By Dr. Carter H. Gussler, MD and Dr. John C. Gross, MD, Tri-State Ophthalmology –
Your vision’s fine and you’ve never felt healthier. Do you still need an eye exam? Absolutely! Routine are an important part of preventative healthcare — regardless of your age or your physical health. Many eye and vision conditions present no obvious symptoms. Diagnosing and treating eye problems early can prevent vision loss. This report will cover the most common reason patients visit the eye doctor: cataracts.
Cataracts are the most common, and the most treatable, cause of impaired vision. Cataracts cloud the clear covering of the eye, or lens, causing vision to become blurry. Cataracts can also be responsible for glare, halos around lights at night, loss of depth perception, and difficulty reading or driving. Cataracts can affect one eye or both eyes and, if left untreated, can cause blindness.
Signs and Symptoms of Cataracts Include:
. Clouded, blurred or dim vision
. Increasing difficulty with vision at night
. Sensitivity to light and glare
. Seeing “halos” around lights
. Frequent changes in eyeglass or contact lens prescription
. Fading or yellowing of colors
. Double vision in a single eye
The four main types of cataracts that can develop in one or both eyes include: nuclear (affect the center of the lens), cortical (affect the edges of the lens), posterior subcapsular (affect the back of the lens), and congenital (cataracts you are born with).
eye exams Researchers suspect that there are several causes of cataracts, such as smoking and diabetes. Or, it may be that the protein in the lens just changes from the wear and tear it takes over the years. The cause of your cataracts may be unknown; however, there are certain risk factors that can increase your chances of developing cataracts.
The following is a list of risk factors that may increase your chances of developing cataracts:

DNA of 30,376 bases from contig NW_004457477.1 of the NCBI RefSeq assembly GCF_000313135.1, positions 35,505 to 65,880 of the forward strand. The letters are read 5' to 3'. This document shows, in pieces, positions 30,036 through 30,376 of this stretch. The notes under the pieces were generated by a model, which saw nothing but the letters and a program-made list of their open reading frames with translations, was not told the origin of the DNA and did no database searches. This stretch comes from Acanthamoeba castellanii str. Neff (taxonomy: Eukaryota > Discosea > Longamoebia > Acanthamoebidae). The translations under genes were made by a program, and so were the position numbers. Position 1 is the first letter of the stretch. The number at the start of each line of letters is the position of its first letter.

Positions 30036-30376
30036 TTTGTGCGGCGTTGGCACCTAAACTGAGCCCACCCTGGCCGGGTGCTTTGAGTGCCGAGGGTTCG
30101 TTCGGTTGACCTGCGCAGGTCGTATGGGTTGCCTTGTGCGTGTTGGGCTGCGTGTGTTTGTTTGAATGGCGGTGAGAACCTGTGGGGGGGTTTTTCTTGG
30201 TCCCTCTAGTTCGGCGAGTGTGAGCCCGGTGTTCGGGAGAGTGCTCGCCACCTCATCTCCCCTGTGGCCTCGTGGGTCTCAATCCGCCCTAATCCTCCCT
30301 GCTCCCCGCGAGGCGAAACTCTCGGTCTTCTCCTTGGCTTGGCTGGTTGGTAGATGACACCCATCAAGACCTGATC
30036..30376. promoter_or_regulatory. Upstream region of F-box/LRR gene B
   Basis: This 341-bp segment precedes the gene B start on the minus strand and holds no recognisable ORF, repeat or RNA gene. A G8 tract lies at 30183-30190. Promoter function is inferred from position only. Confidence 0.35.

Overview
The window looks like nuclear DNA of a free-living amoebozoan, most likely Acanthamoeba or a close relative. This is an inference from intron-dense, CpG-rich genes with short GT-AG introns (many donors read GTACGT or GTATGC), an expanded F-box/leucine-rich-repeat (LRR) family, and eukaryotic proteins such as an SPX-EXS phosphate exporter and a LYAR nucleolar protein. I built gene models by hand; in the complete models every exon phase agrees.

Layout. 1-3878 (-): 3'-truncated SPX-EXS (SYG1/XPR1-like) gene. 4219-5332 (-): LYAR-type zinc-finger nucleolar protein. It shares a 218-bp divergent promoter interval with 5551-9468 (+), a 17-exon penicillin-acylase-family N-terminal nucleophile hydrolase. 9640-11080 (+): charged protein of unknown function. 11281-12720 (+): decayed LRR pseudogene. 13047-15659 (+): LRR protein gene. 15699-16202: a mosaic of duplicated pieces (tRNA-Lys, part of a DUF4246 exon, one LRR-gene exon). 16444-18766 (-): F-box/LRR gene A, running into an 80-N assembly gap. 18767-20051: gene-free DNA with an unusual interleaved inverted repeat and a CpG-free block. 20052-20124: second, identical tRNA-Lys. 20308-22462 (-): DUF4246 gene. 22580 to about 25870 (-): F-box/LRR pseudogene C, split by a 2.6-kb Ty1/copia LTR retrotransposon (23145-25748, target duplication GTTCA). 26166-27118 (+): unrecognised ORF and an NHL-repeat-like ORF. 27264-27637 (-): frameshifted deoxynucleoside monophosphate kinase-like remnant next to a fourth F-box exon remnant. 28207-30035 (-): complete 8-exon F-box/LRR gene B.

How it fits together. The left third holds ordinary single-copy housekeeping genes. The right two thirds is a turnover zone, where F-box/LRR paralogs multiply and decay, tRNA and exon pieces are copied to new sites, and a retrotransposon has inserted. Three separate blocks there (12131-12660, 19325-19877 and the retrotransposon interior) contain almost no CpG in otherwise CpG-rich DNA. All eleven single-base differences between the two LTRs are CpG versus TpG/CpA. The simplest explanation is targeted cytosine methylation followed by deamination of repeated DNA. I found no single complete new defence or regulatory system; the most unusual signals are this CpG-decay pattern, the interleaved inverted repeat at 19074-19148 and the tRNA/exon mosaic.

. Age: Cataracts are part of the normal aging process. Most Americans over the age of 60 suffer from cataracts.
. Medical Conditions: Diabetes, high blood pressure, obesity, and metabolic abnormalities can all lead to cataracts.
. Injury to the Eye: A traumatic blow to the eye, intense heat or cold, and other injuries can cause cataracts to form.
. Ultraviolet Radiation: Long-term exposure to the sun can accelerate the development of cataracts.
. Oral Steroids and Other Medications: Oral steroids and various medications have been linked to cataracts.
. Smoking: Studies have shown that smokers are twice as likely to develop cataracts than nonsmokers, and that quitting can reduce the risk for developing cataracts.
. Family History: If someone in your family has been diagnosed as having cataracts, your risk of developing them increase.
Conservative measures can be taken to improve early signs of cataracts, such as: new eyeglasses, anti-glare sunglasses and a wide-brimmed hat, adequate/brighter light while inside, using magnifying lenses, and limiting night driving. If these measures do not help, surgery is the only effective treatment. Surgery involves removing the cloudy lens and replacing it with an artificial lens.
Early detection of cataracts is crucial to successful treatment. If you have any combination of the risk factors stated above you should schedule an appointment with your eye doctor. Even if you don’t have any vision problems, it is important to schedule yearly comprehensive eye exams with an eye doctor. This is an easy step you can take to help protect your vision and overall health.
Tri-State Ophthalmology | 2841 Lexington Ave Ashland, KY | (606) 324-2451